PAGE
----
In 1989, I was just starting college and Living Colour's Vivid hit the airwaves. To this day, when I hear "Cult of Personality" on the radio, I have to crank it up. There's something about the mix of funk, metal, and socially-conscious lyrics that hasn't lost its punch even two decades later.
But after Vivid, I have to say I lost touch with Living Colour. So when I saw that The Chair in the Doorway was to be released, I was a bit surprised, but happy — a bit like finding a long, lost friend after a good chunk of time has passed. They sound just as good as they did 20 years ago and rock just as hard.
The band consists of Corey Glover on guitars and vocals, Vernon Reid on lead guitar, Doug Wimbish on bass, and Will Calhoun on drums. Though Vivid was recorded with bassist Muzz Skillings, who left the band in 1992 and was replaced by Doug Wimbish, the sound hasn't changed, at least to me. They all have amazing musical chops and the ability to create riffs that are easy to lose yourself in.
It wasn't until I started really listening to the lyrics that I began to wonder at the direction of the album. In the CD booklet reads a very simple dedication: "This record is dedicated to the fallen & the lost among us." And in this time of doubt, economic, and environmental troubles, it's interesting to hear songs of those of us lost along this very rocky road.
Though I tend to consider myself an optimistic realist while having my own moments of hopelessness in the chaos of living as we all do, I have to wonder if Living Colour has swung the pendulum too far. Though the music holds the same amazing, funky beats and screaming guitars as they did in the late '80s, the lyrics have slipped over the edge of the socially consciousness into a pit of despair.
Starting with "Burned Bridges," the lost and the soon-to-be lost take center stage:
I've done things to myself
That I cannot forgive
I've given up everything
Just so that I could live
I searched the whole world over
For the thing I cannot find
No one cares about my thoughts
So I guess I'll lose my mind
Where is the hope here? There must be help for the helpless or the goodness of man has failed us one final time.
In "Method," things are equally as bleak: "Hell is frozen / Crashing dreams / Cities imploding / World unseen." Here again is the unraveling of our environment as we just don't give a damn. "Don't you know / The damned don't cry?" Is our world really this far gone?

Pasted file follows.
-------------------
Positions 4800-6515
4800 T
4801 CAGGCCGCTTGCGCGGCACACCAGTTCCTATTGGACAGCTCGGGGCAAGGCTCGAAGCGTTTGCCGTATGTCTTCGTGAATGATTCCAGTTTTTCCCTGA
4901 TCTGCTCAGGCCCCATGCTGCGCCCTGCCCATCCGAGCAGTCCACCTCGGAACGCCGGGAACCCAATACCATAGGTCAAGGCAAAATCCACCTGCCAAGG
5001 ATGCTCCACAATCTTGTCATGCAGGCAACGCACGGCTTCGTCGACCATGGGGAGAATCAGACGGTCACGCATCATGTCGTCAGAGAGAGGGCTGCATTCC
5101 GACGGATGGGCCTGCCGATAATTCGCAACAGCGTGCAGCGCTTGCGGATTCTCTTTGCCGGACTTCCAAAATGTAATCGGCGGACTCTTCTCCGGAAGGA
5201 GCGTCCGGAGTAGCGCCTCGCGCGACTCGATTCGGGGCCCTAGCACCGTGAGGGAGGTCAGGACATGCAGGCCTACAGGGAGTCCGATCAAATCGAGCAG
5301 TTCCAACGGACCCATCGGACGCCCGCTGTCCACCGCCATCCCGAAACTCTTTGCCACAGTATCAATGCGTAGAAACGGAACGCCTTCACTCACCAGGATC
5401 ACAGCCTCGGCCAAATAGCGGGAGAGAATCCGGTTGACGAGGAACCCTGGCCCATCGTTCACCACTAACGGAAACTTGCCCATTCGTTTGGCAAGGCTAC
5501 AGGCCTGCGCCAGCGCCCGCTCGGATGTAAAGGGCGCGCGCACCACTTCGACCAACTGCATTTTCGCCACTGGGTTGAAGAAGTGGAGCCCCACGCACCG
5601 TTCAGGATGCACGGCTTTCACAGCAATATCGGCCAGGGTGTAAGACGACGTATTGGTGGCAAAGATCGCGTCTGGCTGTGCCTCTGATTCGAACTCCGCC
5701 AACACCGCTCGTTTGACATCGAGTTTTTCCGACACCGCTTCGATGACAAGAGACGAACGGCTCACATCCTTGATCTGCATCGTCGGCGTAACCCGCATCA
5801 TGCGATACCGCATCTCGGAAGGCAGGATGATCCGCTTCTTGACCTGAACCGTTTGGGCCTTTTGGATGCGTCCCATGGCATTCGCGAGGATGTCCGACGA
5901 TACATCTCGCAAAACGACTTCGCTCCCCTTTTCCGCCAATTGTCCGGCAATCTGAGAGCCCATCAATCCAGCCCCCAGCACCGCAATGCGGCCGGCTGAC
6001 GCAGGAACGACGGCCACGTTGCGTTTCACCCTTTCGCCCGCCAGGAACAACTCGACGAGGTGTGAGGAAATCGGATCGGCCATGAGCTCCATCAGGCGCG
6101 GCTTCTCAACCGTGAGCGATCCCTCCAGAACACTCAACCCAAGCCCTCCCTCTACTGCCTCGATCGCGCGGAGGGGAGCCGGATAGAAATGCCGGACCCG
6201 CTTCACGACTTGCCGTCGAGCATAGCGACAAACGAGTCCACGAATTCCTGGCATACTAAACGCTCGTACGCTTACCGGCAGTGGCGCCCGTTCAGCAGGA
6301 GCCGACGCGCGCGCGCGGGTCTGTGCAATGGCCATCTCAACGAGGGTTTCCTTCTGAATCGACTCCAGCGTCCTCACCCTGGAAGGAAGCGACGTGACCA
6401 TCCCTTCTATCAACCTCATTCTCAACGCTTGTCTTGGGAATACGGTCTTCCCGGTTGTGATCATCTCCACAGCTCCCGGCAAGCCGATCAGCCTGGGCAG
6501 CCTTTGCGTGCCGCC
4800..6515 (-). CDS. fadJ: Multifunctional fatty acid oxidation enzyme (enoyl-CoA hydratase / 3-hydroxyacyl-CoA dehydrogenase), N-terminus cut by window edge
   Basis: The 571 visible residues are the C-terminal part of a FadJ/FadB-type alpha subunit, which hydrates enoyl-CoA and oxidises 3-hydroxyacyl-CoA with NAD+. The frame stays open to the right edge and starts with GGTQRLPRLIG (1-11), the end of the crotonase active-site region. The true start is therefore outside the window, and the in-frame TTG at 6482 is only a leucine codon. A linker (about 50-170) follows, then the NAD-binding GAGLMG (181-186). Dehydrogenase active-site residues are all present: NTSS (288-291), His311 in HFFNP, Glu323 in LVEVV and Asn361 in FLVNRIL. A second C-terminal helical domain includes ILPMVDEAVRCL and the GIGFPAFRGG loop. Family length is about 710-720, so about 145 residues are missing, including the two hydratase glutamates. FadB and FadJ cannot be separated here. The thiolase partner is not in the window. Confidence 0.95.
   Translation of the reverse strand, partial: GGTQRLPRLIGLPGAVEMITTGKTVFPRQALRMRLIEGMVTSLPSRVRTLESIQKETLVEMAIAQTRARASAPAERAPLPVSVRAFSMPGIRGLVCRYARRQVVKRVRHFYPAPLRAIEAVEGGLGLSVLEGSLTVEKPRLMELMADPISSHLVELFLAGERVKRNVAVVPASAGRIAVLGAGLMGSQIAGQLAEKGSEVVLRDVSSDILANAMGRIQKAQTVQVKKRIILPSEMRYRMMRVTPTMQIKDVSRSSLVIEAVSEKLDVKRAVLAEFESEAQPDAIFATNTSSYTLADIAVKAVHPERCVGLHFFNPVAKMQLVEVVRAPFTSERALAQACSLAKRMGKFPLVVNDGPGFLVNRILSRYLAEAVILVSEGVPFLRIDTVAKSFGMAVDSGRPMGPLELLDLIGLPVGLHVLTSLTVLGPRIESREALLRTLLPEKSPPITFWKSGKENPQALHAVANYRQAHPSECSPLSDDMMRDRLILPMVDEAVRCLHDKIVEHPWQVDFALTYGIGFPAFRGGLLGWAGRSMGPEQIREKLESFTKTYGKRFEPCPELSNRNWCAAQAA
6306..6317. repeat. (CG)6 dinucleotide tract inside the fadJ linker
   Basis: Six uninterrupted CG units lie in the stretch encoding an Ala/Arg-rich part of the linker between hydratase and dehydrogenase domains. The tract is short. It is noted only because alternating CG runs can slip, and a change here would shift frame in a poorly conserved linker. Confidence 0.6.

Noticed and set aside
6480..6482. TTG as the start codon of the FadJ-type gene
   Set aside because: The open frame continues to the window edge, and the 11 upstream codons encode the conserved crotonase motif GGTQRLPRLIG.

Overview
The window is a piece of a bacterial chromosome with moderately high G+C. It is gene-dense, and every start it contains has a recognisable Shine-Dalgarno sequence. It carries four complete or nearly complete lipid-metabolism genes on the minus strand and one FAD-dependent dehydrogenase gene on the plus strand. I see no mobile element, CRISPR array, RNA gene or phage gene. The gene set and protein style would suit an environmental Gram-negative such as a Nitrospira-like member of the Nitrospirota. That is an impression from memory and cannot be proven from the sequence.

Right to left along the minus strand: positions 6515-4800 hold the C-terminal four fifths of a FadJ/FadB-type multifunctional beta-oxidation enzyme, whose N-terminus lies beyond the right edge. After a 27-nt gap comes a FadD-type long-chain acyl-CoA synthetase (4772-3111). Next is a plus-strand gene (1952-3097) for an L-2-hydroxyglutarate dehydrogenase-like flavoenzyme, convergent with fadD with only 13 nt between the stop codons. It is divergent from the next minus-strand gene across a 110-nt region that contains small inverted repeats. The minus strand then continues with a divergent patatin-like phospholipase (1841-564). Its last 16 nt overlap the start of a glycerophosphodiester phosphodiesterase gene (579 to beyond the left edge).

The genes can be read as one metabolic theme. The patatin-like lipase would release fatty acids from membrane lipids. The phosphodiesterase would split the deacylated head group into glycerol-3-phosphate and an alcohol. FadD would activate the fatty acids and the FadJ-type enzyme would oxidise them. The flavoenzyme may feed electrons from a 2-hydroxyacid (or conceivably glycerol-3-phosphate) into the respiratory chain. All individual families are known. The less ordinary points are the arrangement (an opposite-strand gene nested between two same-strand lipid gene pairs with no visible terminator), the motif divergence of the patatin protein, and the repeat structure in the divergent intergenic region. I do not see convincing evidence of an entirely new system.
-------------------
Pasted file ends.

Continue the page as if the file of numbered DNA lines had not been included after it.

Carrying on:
And then in "Out of My Mind," another straw breaks us in this serenade of depression. "I thought I had control / I found I lost my soul / I can't get out of this hole." Hopelessness reigns supreme.
Though I point out the lack of hope in these lyrics, I have to talk about the other side of the equation. Yes, they're depressing, but the music—this fusion of jazz, rock, reggae, and passion—almost made me not hear the sadness. These guys have arranged some simply amazing, hard-rocking tunes that keep you tapping your toes as your mind tries to assimilate the meaning behind the words.
I don't know what happened to Living Colour between Vivid and The Chair in the Doorway, but I'm a bit confused. There's a difference between pointing out social iniquities of the world around us while rocking us as they see fit and trying to slip some of this depressing, yet beautiful poetry through the cracks. I can't say I'm not enjoying the album altogether, but it's definitely not the happiest music I've heard in a while.
The interesting thing will be seeing what will get released to the radio as singles in an era of cheery, almost vapid teenage-themed anthems. Perhaps the negativity of this album will cancel out the overwhelming positivity of recent shiny hopeful pop artists and we'll end up somewhere in the happy medium.
Check out The Chair in the Doorway and make your own decision. I'm going to continue to rock out and try to forget the words.Powered by Sidelines